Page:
The Big Blue Cock

On the

On the Plinth this afternoon

Down to Trafalgar Square at lunchtime, with the idea of wandering through the National Gallery for a few minutes. Before I got there I was assaulted by the sight of a monumental statue of a blue cockerel on the northwest plinth that is the revolving ‘contemporary’ spot. It looks curiously proud and dignified I thought, yet obviously joky next to the grandeur of the National Gallery Facade and Trafalgar Square. How had I not heard about this? I have not heard of Katherina Fritsch prior to this, but the whole thing was reminiscent of Barry Flanagan whom I have lately learned to love.

cock2

 

Several thoughts occurred to me at once. Firstly, was that it looked very French despite being the work of a German. In this square that is a celebration of our giving the French a beating in 1805. I am told that in France children learn that they won the battle of Trafalgar, because Nelson was mortally wounded. Pretty sure they didn’t.

Which leads me to my second thought. Such a prominent monument to a military hero would be utterly unimaginable today. Our view of ourselves in Britain is changed beyond recognition. With Nelson’s column in the background the Cock is a perfect example of our love of ironic re-presentation and ephemeral whimsy. Even I (not a fan of ephemeral whimsy as a rule) liked it. A little. Nelson on his fluted pillar looked remote – heroic no doubt, but not part of a cultural dialogue (hate that expression) with the viewer.  Monumental sculpture of the past was busy cementing a precise view of history in the minds of the (national) public in a way that did not invite criticism, discourse or interpretation. Nelson looks down from a great height imposing his authority, the Neo-Classicism of the pillar reinforces the notion of Albion as the heir of classical civilisation, which it can uphold with force. Now it seems our civilisation is upheld by a crushing irony, an iconoclastic irreverence which would never let anyone grow so tall.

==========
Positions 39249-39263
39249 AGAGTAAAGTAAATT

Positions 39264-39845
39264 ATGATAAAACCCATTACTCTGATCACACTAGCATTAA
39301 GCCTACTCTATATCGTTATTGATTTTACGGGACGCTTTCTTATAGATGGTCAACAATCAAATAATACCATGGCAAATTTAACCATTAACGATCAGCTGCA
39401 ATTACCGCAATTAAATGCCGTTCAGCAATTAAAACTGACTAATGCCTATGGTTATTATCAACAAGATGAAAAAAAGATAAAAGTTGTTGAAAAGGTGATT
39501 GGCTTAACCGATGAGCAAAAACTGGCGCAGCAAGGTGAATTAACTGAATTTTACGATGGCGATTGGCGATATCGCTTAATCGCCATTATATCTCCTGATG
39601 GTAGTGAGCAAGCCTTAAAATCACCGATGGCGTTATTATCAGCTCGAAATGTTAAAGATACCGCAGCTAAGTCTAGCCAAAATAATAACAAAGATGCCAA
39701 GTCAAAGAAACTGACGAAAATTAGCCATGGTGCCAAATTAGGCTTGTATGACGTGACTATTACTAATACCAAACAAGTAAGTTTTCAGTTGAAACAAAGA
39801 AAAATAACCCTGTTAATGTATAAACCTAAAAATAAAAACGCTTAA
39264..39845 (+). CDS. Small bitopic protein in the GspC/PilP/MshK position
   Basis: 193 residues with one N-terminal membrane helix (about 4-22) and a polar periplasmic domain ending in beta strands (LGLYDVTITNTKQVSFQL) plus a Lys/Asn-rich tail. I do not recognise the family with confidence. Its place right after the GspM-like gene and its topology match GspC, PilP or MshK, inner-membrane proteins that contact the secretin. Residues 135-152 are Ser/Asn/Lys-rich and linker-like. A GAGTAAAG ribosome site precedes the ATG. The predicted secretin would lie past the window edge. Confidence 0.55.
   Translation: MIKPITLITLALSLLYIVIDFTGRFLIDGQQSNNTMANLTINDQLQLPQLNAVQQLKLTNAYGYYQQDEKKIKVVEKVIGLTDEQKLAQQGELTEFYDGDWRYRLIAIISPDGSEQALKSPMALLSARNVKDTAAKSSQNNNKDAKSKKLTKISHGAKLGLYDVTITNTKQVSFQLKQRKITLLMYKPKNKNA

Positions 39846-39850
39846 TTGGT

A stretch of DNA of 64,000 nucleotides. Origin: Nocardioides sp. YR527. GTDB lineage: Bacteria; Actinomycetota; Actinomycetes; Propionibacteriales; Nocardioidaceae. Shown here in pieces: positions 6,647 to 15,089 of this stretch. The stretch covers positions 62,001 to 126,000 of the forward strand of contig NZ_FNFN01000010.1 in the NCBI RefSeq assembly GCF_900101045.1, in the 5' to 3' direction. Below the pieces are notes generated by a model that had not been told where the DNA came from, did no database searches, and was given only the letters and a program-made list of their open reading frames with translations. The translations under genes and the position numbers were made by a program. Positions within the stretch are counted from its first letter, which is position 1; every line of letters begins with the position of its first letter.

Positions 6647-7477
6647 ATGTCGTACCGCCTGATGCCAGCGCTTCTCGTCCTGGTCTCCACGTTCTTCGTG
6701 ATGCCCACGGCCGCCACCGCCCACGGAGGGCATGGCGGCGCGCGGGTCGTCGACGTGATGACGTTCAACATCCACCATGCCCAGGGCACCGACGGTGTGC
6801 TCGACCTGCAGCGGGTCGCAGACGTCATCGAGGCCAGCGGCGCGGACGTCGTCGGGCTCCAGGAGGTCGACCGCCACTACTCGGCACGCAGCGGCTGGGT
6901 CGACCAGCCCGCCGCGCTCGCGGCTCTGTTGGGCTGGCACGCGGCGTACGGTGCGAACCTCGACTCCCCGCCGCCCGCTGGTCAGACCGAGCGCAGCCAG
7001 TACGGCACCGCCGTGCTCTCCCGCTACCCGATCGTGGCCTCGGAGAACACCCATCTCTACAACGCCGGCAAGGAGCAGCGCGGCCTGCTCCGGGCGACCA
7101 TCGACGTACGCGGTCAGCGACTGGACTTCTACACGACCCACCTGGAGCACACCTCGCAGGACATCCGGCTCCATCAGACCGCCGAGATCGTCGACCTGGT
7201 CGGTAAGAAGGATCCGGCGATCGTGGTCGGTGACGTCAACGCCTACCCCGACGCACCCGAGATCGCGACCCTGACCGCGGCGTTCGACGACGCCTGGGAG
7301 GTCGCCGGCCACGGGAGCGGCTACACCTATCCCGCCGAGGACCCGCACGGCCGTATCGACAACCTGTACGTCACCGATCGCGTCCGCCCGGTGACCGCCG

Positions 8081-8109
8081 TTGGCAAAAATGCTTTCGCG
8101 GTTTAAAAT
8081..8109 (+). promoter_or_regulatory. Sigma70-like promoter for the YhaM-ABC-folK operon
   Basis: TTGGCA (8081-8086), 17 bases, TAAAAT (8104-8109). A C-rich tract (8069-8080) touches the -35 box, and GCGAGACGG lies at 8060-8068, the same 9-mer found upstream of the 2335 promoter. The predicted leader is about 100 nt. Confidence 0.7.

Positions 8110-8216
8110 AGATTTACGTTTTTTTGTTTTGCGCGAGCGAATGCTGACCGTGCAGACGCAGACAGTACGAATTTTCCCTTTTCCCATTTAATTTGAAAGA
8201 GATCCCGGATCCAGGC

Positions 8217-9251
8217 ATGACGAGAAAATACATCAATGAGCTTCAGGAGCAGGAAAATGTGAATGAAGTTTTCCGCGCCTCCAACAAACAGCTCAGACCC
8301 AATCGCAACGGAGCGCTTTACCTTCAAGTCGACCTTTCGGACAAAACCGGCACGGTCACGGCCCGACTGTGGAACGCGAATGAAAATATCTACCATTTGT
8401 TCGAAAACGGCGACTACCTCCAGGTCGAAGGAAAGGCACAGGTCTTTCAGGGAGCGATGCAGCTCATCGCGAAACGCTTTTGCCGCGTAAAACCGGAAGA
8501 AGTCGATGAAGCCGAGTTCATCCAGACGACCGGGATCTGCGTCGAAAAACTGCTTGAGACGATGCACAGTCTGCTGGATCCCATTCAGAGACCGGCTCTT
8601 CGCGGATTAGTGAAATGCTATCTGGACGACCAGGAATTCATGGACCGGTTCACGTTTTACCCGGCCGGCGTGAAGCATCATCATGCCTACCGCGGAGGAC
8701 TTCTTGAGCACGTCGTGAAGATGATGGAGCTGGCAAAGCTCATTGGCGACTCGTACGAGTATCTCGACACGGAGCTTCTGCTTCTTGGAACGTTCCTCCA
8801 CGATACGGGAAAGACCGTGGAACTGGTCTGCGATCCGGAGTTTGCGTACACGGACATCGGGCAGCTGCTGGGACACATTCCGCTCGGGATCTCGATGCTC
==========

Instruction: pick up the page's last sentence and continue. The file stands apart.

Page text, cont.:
Advertisements

Leave a Reply

Fill in your details below or click an icon to log in:

WordPress.com Logo

You are commenting using your WordPress.com account. Log Out / Change )

Twitter picture

You are commenting using your Twitter account. Log Out / Change )

Facebook photo

You are commenting using your Facebook account. Log Out / Change )

Google+ photo

You are commenting using your Google+ account. Log Out / Change )

Connecting to %s